• Reduces risks and allows you to monitor and segment data usage
  • Can build KPI trackers for each data mart
  • Easy to integrate with BI tools
  • Gives you a clearer look at data for each specific line-of-business
  • Better performance since you can run queries at the data mart level
  • Cheaper to build than a data warehouse
  • Can framework data for better business-line accessibility
  • Departments can control their own data workloads
  • And data marts can act as building blocks towards a more robust data warehouse

Data Mart Structure and Data Modeling

Data marts play a critical role in data warehouse design. Depending on the data modeling method (or schema) you use, the way you construct and utilize data marts will differ wildly — which impacts the overall construction of your data warehouse solution.

There are tons of different data modeling methodologies that you can use for your business, but we'll cover the two main models — Bill Inmon's Top-Down and Ralph Kimball's Bottom-Up.

Bill Inmon's Top-Down Approach

Bill Inmon defined a top-down approach for data mart construction. In this model, the data warehouse is constructed first, and it's the primary repository for all business data. Then, data marts are constructed ad-hoc to meet specific business needs. So, the data warehouse is constructed without data marts in mind, which are later added when specific business lines require them.

A Top-Down approach follows this model — data warehouse > ETL > data mart > OLAP cube > interfaces

There are a few key benefits to the Inmon model:

  • Data is kept consistent since the data warehouse acts as the central repository for all business data.
  • Data integrity is incredible due to the "data warehouse first" approach.

Ralph Kimball's Bottom-Up

Ralph Kimball has a reverse methodology for data modeling. This approach could be considered a bottom-up approach, but most define it as a "star schema" or (with a few tweaks) a "snowflake" schema. With Kimball's approach, data marts are constructed first, and the data warehouse is defined as a "union of all the data marts."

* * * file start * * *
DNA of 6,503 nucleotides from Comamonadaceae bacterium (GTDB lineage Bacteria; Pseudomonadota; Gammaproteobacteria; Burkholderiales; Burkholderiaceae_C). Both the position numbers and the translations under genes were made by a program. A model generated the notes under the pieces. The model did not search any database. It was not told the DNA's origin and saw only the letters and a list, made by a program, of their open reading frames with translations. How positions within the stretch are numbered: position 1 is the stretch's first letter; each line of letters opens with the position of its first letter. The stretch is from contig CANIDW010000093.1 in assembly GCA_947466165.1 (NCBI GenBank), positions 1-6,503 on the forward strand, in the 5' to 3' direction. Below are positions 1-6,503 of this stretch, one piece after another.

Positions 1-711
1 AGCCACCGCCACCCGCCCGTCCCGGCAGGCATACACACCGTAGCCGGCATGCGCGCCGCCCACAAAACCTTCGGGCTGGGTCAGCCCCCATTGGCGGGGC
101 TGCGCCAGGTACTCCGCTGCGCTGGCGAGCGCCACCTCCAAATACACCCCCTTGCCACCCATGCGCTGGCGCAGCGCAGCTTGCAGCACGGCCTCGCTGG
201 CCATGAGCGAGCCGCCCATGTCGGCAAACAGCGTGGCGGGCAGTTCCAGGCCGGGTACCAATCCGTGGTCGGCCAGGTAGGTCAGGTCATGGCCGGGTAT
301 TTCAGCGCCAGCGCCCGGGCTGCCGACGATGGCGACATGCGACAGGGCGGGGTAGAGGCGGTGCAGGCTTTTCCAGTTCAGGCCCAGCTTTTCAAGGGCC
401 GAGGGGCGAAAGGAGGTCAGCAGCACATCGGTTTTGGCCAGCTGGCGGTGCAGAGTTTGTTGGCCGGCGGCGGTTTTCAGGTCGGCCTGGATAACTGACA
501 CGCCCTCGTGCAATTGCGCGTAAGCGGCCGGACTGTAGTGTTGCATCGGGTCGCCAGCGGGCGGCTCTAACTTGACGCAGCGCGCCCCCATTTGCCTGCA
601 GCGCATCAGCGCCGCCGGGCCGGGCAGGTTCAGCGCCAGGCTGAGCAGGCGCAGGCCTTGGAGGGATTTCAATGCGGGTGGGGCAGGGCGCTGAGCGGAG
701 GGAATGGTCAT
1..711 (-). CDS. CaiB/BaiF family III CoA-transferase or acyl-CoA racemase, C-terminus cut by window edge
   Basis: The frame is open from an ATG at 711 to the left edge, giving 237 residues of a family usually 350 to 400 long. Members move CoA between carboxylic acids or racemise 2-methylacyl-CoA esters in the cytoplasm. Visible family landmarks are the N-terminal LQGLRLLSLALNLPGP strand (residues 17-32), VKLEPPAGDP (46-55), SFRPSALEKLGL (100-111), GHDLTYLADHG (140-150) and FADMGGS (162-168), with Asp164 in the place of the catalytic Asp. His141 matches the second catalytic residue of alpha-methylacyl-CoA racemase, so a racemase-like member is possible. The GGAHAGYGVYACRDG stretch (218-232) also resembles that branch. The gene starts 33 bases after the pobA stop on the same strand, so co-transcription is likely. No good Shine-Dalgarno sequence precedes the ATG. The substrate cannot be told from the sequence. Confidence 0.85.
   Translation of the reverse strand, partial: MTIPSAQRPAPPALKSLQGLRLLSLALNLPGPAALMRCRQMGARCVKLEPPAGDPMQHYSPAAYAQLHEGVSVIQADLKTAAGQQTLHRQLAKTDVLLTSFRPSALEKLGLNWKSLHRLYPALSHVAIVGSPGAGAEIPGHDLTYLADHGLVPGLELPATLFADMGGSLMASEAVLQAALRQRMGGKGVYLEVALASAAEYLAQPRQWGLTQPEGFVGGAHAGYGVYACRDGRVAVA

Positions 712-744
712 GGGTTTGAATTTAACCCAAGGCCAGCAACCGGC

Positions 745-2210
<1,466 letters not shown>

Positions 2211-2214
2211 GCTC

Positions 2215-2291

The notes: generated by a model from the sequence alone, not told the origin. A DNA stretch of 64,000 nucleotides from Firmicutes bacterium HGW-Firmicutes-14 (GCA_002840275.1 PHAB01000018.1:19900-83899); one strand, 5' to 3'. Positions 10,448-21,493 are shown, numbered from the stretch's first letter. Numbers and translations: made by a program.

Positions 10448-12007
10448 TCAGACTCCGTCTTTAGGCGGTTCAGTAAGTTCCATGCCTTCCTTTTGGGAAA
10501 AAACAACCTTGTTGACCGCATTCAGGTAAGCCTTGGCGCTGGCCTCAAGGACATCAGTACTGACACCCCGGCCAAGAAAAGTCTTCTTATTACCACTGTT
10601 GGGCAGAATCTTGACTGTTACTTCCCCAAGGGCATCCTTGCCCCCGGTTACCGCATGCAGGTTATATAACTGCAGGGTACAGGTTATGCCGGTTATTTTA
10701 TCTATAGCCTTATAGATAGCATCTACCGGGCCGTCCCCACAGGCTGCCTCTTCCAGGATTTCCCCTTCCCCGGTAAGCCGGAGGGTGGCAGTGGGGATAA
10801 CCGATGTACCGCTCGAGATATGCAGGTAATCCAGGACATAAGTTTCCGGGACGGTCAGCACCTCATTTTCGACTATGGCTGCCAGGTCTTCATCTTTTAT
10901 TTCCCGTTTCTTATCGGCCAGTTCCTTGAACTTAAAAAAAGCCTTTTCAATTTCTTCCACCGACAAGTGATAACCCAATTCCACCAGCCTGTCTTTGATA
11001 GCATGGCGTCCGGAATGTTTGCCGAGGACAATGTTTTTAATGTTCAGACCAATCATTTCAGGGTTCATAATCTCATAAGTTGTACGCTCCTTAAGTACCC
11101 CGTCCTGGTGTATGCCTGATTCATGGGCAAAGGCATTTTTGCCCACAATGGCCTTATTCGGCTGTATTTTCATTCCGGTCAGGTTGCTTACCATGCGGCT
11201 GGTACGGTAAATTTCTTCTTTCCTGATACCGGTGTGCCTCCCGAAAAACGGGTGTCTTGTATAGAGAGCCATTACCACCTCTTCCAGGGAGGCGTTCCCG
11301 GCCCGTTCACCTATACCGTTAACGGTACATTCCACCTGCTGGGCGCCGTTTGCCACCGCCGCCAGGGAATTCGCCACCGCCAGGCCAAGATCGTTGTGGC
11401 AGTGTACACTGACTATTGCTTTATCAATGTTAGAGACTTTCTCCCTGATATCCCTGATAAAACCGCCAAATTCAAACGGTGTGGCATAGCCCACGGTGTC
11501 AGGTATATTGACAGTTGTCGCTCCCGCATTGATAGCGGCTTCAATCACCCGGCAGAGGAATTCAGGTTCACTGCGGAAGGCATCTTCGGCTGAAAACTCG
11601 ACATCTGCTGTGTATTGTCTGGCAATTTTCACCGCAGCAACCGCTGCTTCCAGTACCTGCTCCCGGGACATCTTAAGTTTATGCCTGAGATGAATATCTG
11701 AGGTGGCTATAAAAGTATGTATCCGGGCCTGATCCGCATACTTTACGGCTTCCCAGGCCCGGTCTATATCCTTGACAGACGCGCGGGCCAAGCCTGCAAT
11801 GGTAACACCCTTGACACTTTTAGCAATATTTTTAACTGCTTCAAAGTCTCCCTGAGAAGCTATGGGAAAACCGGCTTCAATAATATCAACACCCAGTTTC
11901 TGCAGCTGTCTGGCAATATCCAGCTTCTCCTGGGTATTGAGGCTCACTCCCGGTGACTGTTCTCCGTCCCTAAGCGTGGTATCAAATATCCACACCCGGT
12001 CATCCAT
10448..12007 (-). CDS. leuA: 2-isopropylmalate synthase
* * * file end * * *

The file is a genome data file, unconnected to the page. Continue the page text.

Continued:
A bottom-up approach follows this model — data mart > ETL > data warehouse > OLAP cube > interfaces

There are plenty of benefits to the Kimball model:

  • Data marts aren't separated from the data warehouse leading to easier construction and natural integration with many of the leading BI tools.
  • Analytics can access data in the data marts directly without going through the data warehouse first.
  • Kimball's model is cheaper to build and has rapid scaling (i.e., you can start small for cheap and scale up slowly to meet business needs.)

Data Marts and ETL

Since your ETL tool is the fuel that drives your data warehouse, understanding the role of ETL and data marts is crucial. Remember, data marts are slices of your data warehouse. If you choose to build a warehouse using Kimball's bottom-up modeling, you'll run ETL loads directly against data marts. So, you'll build your data pipelines from your data marts into your data warehouse.

If you use Inmon's top-down approach, you'll run ETL against the data warehouse into your data marts. So, ETL loads are run directly against your data warehouse and data lakes.

Ideally, you should choose an ETL tool that can support both of these workflows. Integrate.io has easy-to-setup pipelines and rapid integration with all of the leading BI tools. Plus, it works perfectly at both the data mart and data warehouse level of ETL.

Data Mart Structure: A Top-Down or a Bottom-Up Approach?

Like everything, it depends on your needs. Both approaches have their pros and cons. The bottom-up approach is great for quick implementation. You can scale it up as your needs evolve. The top-down approach gives you a solid foundation to build upon. However, it can be expensive to build an on-premise data warehouse.

That's where the cloud comes in, and the balance tilts in favor of the top-down approach. Modern cloud-based data warehouse solutions (e.g., Redshift or BigQuery) allow businesses to have a central data repository without the exorbitant costs of an on-premise warehouse. Most of them have a pay-as-you-go pricing structure, making them easily scalable. And a lot of these data warehouse solutions have complex data modeling that differs widely from the two approaches mentioned above. Redshift and Snowflake, for instance, have their own hyper-complex data modeling that is much more efficient at organizing data for analysis.

With the advent of the cloud, the trend of independent data marts is on the decline. Instead, businesses are increasingly opting for dependent or hybrid data marts. With storage and compute capacity available at scale, it has also become easier to create transient and long-lived data clusters.

Integrate.io Makes Integrations Easier

Data marts can help you segment your data warehouse into slices of hyper-usable blocks that increase performance. If you are using the cloud to build or maintain a data warehouse, data integration is key for good data management. Integrate.io's automated ETL platform gives you a low-code solution to getting data into your data marts. The cloud-based platform has a visual interface and integrates with most of the popular databases and warehouses. Schedule a demo to learn more about how Integrate.io can help make your big data management more efficient.